My book Bowie Knife Fights, Fighters, and Fighting Techniques is available from Paladin Press. This blog contains additional information about the bowie knife, as well as the fighting knives of other nations.

Monday, January 10, 2011

Bowie-Knife Burglar in Brooklyn

In November 1894, New York newspapers covered a home invasion in Brooklyn in which the Rev. Frederick C. Seckerson, 22, drove off a bowie-knife wielding burglar with a shot from his .32-caliber revolver. Here is the key section of the article, which was titled "Hard Fight With a Burglar":
Awakening shortly after 1 AM, upon hearing a noise in his room, Seckerson saw that his bedroom window, which he had left open only a crack, had been fully opened.

He called out: “Who is there?”

Receiving no answer, Seckerson reached for his Smith & Wesson .32 revolver, which lay on the table beside his bed. He then ran to the window to see if anyone was on the roof of a shed directly below. As no one was there, he turned back to look around his room. Then he saw a man crouched behind the back of a reclining chair, which stood near the center of the room. Before he could again speak the man sprang up and made a rush at him. The fellow uttered an oath, at the same time telling Mr. Seckerson to stand aside or it would be the worse for him. At the same time he raised his left hand, and, by the moonlight streaming in at the window, Mr. Seckerson saw that the intruder held in his hand a long knife. The two men grappled, the intruder catching Seckerson by the right shoulder, at the same time plunging the knife into his right arm just below the elbow. Mr. Seckerson had caught him by the shoulder or neck with his left arm, and as the knife entered his arm he discharged the revolver.
   
Where the ball struck the burglar Mr. Seckerson cannot say, but he thinks it took effect in the man's chest or lower part of the body, as he had his arm raised high and the pistol was pointed downward. It is certain, however, that the ball struck him and wounded him seriously, for the intruder with another oath shouted, “You've done me,” and again tried to break away from the hold of Mr. Seckerson.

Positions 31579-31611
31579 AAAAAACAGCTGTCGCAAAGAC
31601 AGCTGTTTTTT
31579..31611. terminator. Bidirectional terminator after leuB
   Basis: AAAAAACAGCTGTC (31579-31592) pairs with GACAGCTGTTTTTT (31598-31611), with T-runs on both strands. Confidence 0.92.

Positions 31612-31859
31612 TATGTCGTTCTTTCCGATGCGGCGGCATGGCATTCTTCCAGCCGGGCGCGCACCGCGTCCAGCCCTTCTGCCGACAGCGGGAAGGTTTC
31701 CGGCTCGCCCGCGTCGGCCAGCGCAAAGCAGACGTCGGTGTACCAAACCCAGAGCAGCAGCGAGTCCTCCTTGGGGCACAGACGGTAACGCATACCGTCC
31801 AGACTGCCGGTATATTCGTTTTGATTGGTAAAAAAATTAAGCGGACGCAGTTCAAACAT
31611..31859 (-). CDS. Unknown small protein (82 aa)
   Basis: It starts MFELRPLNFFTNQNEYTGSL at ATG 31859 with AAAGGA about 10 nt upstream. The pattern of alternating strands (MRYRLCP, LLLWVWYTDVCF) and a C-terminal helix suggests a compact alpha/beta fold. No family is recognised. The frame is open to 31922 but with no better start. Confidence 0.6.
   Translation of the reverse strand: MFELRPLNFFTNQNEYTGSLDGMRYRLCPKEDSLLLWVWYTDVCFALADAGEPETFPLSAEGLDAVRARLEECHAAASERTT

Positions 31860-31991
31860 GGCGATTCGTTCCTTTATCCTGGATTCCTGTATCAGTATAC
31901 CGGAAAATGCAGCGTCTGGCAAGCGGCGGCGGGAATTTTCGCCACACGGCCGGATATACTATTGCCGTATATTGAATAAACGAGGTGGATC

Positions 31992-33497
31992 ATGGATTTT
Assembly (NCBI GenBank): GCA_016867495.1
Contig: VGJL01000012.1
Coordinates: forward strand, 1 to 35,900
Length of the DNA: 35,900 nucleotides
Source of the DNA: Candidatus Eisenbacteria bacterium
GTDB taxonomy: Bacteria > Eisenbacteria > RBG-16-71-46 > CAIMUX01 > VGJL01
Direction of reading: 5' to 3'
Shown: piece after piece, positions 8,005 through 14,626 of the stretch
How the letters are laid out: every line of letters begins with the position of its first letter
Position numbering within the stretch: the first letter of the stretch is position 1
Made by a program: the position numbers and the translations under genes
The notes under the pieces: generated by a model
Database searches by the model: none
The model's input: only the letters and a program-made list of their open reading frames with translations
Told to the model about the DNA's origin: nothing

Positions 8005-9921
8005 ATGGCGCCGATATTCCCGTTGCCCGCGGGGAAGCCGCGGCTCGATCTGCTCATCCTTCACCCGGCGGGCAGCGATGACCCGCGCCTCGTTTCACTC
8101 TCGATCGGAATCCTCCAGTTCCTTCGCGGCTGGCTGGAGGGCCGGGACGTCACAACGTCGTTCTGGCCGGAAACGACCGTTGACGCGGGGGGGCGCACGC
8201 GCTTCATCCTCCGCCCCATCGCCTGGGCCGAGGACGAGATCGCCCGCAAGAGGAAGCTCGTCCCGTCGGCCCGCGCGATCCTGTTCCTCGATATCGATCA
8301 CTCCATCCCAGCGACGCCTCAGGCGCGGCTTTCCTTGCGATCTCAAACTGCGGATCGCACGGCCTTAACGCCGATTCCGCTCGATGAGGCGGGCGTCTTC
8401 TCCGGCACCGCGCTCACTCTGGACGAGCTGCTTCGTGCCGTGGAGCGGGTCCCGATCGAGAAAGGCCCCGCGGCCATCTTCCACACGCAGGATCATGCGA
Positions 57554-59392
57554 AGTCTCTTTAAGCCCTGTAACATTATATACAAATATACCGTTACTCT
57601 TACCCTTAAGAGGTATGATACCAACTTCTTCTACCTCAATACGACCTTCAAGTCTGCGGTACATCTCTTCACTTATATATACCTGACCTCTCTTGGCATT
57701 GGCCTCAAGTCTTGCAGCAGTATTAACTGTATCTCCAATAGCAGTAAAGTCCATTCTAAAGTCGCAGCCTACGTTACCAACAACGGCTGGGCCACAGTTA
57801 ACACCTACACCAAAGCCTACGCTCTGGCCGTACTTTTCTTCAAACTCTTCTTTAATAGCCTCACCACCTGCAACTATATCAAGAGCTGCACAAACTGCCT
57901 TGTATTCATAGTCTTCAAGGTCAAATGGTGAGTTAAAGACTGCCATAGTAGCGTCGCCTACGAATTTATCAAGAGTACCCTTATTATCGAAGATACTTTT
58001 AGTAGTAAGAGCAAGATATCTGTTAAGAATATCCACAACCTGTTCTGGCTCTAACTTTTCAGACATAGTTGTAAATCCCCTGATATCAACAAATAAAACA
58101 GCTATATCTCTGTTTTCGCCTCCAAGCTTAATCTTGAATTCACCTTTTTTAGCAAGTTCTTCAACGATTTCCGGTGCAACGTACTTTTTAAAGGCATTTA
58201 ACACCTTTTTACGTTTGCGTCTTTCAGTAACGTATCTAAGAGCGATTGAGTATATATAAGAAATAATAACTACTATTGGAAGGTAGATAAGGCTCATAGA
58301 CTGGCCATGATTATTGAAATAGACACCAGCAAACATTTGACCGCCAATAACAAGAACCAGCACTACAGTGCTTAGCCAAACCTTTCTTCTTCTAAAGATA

The two men were close to the window and after struggling for a minute or two the burglar broke away and threw himself out of the window upon the roof of the shed. He gained his feet in a moment or two and ran across the shed to the corner, where the division fence joins it. As he reached the fence Mr. Seckerson fired another shot at him. Whether it struck him or not he cannot say, nor did he see which way the burglar went, as he turned to give an alarm to the family.
   
In response to the cries Mr. Myles ran downstairs. He found Mr. Seckerson tearing his shirt into strips and binding his arm in an effort to stanch the flow of blood. In a few words the details of the encounter were related by Mr. Seckerson and the two men went to the window. On the floor just inside of the window was a pool of blood a foot or more in diameter, and in the clear moonlight a heavy trail of blood ran diagonally across the shed, marking the track of the escaping burglar. Lying about midway of the roof was the bowie knife with which he had stabbed Mr. Seckerson.
The burglar escaped. The article concludes:
The bowie knife with which the burglar stabbed Mr. Seckerson is on exhibition at the Classon Avenue station house. It is an ugly looking weapon with a blade about ten inches long.

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